Reveals surprising complexity given its nose of new saddle leather, cedar, black currants, and sweet, ripe, jammy cherries. With medium-bodied, loads of fruit, and a supple-textured, elegant, fleshy personality.
Château Ferrand Lartigue is a 14-acre estate in the St.-Emilion Grand Cru appellation of Bordeaux. It is owned by the Ferrand family. The blend is typically 80% Merlot, 15% Cabernet Franc and 5% Cabernet Sauvignon. Robert M. Parker Jr. has called the estate “an impeccably run property” and “one of the savory New Wave St.-Emilions that are worthy of consumers’ interest.” There is no second wine.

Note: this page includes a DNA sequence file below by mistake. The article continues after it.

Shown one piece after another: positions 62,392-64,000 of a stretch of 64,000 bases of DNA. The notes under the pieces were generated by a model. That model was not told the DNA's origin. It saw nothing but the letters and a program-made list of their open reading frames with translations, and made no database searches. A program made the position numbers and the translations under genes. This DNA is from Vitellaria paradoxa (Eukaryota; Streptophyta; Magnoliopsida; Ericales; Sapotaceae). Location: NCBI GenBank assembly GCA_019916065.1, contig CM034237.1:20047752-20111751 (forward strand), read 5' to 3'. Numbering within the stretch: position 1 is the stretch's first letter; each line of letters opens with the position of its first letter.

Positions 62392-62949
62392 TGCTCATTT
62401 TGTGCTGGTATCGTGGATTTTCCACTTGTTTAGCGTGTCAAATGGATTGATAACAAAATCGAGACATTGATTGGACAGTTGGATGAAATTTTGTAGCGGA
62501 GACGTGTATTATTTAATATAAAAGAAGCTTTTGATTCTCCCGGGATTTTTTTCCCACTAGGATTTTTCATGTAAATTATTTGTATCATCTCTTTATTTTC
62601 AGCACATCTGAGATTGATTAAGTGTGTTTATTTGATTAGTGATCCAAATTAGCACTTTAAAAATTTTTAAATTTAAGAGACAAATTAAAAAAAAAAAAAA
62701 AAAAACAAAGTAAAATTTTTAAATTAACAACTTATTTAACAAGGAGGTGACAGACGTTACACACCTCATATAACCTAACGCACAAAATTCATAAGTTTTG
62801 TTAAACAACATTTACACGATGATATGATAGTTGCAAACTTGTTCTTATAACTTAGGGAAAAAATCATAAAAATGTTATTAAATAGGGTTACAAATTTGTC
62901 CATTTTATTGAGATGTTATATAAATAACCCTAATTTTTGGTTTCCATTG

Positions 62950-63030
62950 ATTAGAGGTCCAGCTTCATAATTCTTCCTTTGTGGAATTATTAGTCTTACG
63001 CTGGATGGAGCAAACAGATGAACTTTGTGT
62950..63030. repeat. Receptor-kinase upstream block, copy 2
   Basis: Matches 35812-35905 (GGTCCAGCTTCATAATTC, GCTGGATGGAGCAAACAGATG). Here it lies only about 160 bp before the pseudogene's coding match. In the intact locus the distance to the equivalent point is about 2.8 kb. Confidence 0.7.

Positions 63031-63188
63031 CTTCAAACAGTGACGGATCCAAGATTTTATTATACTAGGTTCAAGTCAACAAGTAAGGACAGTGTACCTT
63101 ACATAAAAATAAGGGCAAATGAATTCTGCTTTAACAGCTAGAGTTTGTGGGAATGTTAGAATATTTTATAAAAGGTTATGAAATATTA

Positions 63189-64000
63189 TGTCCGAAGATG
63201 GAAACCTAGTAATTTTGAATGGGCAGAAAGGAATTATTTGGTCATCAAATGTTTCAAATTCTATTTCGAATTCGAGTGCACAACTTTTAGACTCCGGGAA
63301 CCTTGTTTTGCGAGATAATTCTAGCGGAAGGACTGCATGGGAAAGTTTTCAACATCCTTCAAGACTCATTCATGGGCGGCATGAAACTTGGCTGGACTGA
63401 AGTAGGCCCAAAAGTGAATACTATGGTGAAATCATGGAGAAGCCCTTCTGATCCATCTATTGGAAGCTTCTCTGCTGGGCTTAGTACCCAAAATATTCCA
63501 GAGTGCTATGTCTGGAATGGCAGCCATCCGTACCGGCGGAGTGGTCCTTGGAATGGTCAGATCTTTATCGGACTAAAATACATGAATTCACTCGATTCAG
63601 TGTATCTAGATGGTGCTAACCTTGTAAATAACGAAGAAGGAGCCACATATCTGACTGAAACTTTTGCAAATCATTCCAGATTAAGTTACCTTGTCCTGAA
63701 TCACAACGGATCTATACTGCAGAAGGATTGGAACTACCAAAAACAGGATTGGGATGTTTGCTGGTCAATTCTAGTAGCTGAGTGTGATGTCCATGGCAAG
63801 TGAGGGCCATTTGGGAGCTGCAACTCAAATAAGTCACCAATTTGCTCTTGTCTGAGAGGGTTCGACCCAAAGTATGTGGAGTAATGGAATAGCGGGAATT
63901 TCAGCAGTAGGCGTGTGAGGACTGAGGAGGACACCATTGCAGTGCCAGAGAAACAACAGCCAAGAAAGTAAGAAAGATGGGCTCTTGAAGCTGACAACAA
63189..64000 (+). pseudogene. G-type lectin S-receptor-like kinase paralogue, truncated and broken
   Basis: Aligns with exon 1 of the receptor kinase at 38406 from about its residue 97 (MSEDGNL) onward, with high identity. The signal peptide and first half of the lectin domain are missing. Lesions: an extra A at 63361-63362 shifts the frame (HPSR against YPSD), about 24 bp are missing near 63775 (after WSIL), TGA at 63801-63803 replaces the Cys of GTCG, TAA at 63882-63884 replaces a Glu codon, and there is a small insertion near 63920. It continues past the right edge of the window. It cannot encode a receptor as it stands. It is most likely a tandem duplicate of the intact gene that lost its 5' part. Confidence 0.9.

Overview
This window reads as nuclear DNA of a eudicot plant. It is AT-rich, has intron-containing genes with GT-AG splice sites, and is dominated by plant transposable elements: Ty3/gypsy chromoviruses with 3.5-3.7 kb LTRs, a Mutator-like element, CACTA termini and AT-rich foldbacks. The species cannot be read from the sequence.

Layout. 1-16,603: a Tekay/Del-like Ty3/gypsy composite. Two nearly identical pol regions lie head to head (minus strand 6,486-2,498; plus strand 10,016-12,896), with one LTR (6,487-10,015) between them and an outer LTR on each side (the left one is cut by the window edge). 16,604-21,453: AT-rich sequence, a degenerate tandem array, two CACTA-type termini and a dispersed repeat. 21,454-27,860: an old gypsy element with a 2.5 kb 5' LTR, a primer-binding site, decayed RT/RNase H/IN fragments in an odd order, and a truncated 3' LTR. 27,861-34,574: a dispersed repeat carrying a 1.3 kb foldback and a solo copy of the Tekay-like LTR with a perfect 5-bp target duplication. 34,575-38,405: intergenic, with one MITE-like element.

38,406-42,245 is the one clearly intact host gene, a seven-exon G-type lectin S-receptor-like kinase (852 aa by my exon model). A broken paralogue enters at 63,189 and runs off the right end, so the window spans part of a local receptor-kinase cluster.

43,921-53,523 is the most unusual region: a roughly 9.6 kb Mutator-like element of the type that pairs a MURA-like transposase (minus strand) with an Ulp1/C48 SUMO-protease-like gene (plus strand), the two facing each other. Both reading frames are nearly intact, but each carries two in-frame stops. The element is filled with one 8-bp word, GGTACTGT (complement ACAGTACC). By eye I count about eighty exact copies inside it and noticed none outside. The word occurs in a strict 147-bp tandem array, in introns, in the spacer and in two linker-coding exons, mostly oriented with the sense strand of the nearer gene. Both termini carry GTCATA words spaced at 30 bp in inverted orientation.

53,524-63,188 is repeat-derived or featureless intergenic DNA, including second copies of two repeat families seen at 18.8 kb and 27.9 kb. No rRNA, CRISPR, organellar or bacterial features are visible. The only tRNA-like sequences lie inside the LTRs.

Saint-Émilion is on the east side of the Dordogne River. At 13,400 acres it is one of Bordeaux’s largest appellations, and perhaps its most picturesque. It is also home to what has been called “the garagiste” movement of upstart, tradition-defying winemakers who produce artisanal wines in styles that are unconventional for the appellation. The village of Saint-Émilion dates from the middle ages and it sits on low hills, surrounded by ancient walls. Like its neighbor Pomerol, Saint-Émilion was not included in the famous Bordeaux classification system of 1855. But a century later a ranking system was put in place, and unlike the classification system for the Medoc, the Saint-Émilion system is reviewed every ten years, meaning that estates can be upgraded or downgraded. There are three rankings: Grand Cru Classé, Premier Grand Cru Classé B and Premier Grand Cru Classé A, with the final ranking being the best. Such legendary Saint-Émilion estates as Châteaux Ausone and Cheval-Blanc are Premier Grand Cru Classé A, along with Châteaux Pavie and Angélus, both added to the classification in 2012. Wines in this appellation are primarily Merlot, mixed with Cabernet Franc and Cabernet Sauvignon.